When I was born, gas was $0.34 per gallon. Where I live now, gas is $2.04 a gallon. The average cost of a new car was less than $3,000. A new car in 2017 is easily over $14,000, most even higher than that. The hourly wage was $1.60 an hour, and when I was able to work when I was sixteen, the hourly wage was $3.35.
In 1968, you could buy a new house for less than $15,000. Where I live today, it's not easy to find a house for less than $80,000, and those usually aren't in the best neighborhoods.
I didn't get a car when I turned sixteen or even when I graduated from high school. My first car I bought myself when I was twenty. Before that, I took the bus, walked, or rode with friends, but then taking the bus and walking was a lot safer than it is now.
In my teens, everyone knew everyone in the neighborhood, and the neighbors had no problem with ratting you out to your parents if you skipped school. Ask me how I know. The parents all watched out for one another's kids. Most nights and even weekends, we were home because movies and going out to eat were luxuries that didn't happen very often.
We had to find free ways to entertain ourselves, and that's what drew me to reading. I could check the books out from the library and read a dozen in one weekend. I still miss having that kind of time.
What do you remember about your childhood? What do you miss?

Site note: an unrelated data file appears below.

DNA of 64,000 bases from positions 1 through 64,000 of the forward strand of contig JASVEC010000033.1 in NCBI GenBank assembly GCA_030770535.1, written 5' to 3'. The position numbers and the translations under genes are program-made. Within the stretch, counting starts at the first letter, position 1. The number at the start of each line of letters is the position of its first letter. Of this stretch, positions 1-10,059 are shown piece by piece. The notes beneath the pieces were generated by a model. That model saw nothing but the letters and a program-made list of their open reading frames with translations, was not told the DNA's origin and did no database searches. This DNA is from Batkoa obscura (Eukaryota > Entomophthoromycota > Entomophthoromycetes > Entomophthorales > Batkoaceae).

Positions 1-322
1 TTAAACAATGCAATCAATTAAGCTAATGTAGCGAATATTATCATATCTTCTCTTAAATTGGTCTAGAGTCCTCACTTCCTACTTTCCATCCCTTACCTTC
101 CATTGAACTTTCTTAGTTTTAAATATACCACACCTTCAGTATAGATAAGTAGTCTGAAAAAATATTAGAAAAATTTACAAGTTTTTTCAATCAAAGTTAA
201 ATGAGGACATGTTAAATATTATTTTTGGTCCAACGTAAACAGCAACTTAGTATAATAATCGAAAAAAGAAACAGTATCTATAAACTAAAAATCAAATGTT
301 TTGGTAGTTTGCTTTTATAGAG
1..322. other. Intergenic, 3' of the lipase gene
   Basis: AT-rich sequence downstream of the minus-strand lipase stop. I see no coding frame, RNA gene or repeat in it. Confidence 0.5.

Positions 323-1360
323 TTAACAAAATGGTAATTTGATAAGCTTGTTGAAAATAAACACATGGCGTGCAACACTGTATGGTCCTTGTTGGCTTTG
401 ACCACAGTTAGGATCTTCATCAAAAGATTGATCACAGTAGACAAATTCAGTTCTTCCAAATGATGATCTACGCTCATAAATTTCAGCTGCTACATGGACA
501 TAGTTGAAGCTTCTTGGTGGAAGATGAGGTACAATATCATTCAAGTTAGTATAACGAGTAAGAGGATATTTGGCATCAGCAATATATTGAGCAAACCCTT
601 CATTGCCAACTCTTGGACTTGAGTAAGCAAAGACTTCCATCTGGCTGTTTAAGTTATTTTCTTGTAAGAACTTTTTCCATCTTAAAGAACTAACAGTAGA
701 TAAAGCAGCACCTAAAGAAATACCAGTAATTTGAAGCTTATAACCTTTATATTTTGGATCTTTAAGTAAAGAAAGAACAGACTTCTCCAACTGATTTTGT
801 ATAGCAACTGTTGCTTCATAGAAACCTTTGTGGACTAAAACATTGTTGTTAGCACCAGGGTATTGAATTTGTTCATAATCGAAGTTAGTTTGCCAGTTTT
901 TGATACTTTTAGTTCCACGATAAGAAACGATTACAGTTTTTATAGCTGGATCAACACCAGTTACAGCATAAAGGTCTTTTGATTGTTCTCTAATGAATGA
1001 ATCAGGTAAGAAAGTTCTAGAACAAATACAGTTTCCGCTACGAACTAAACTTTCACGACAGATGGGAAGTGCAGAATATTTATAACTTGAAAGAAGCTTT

I write about killers a lot. When you write suspense, that's not unusual. In my latest suspense release, Last Showing, I introduced you to Stefan Greenwald, a particularly nasty guy who liked killing because he could. I won't tell you what happened to Stefan in my book because I'd like for you to read more about him first.
I like killing. I know what that makes me sound like, but it’s who I am. There’s just something about watching the life drain out of someone’s eyes. It makes me feel powerful. I like to hear them beg me to spare them. If they looked close enough into my eyes, they’d see it wasn’t going to happen. I’m not the sparing kind.
I’ll bet you think I started killing people when my mama walked out on me and Luther. You’d be wrong. It didn’t have anything to do with her. I think I was born this way. All I know is I’ve had this desire inside of me since way before I can remember. And I ain’t interested in it going away.
Having the power to allow someone to live or die is exhilarating. Of course I never let them live. That'd be too merciful, and mercy ain't ever done anything for me. Besides that, I can't leave behind witnesses. I have enough trouble keeping up with my dumb brother who, by the way, is the reason I was caught and sent to prison the first time.
Do I think the cops will get me again? I never really think about it. If it happens, it happens. I’ve already been to prison. I can go back. I killed people in there, too, and I got away with it. It’s hard to prove who killed an inmate when no one’s talking. And no one talked about me in prison. They knew better.